On March 23, 2018, Congress passed critical funding legislation that included repealing the tip pool rule that barred certain employers from setting up tip-pooling arrangements under which tipped employees can share tips with their non-tipped colleagues.
The bill also includes a provision that ensures workers will receive all their tips.
Moving forward, it is legal to tip pool so long as it does not include supervisors, managers or owners.
The new rule allows employees who do not traditionally receive direct tips, such as restaurant cooks and dish washers, to participate in mandatory tip pools. These heart-of-the-house employees contribute to the overall guest experience, and under the rule they would also be able to benefit when guests reward for that experience.
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The Department of Labor issued a field bulletin on April 6, 2018, further clarifying the change.
Read our statement on this issue from President and CEO Anthony Anton at https://wahospitality.org/blog/washington-hospitality-association-ceo-anthony-anton-issues-statement-on-proposed-federal-tip-pooling-regulations/.
Contrary to some media reports, tips in Washington state have always been the property of employees and the proposed rule would not allow Washington employers to retain tips. Case law and Washington’s new minimum wage law, under Initiative 1433, identifies tips and gratuities as the property of employees. Owners and managers are also legally prohibited from benefiting from tip pools.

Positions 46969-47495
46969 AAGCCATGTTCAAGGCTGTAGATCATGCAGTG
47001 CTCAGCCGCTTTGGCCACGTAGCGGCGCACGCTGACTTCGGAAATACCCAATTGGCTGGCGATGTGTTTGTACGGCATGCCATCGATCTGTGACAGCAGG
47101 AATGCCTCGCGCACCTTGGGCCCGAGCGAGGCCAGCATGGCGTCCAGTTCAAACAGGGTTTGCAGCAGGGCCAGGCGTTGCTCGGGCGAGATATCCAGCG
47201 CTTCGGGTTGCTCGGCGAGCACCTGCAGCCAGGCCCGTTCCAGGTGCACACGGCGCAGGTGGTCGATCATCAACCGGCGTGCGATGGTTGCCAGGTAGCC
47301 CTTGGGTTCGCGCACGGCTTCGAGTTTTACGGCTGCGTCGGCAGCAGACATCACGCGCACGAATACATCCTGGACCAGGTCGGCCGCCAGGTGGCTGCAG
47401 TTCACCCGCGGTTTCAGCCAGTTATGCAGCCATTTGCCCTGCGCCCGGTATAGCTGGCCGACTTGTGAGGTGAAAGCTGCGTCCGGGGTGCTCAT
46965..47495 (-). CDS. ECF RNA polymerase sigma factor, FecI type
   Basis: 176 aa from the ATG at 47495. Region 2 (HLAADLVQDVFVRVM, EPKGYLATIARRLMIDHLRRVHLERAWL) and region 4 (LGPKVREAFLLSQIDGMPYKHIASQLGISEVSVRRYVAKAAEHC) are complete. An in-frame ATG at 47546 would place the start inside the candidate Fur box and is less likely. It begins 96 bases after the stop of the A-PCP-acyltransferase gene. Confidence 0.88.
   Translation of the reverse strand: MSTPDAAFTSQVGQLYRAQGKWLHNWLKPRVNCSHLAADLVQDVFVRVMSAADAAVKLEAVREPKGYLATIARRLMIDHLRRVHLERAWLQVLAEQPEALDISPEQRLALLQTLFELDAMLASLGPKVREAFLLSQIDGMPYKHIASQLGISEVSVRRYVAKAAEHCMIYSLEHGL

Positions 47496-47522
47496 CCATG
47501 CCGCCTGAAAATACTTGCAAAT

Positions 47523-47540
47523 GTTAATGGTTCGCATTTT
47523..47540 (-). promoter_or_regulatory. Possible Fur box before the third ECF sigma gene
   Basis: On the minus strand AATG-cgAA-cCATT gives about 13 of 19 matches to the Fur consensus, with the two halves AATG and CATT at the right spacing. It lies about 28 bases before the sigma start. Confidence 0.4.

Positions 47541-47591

Increasing labor costs and other new mandated costs present significant challenges to Washington restaurants, which operate on extremely narrow profit margins. Tip pools help alleviate disparities in compensation within a restaurant’s team. Allowing heart-of-the-house employees to benefit when guests tip is the right thing to do because heart-of-the-house employees also contribute to the success of the guest experience.
We look forward to the Department of Labor clarifying gray areas.
This article is an excerpt from the Handbook for Excellent Restaurant Operations (HERO), published by the Washington Hospitality Association. Want a hard copy of the whole manual? It’s one of the many benefits of becoming a member! Find out more about joining the Washington Hospitality Association here.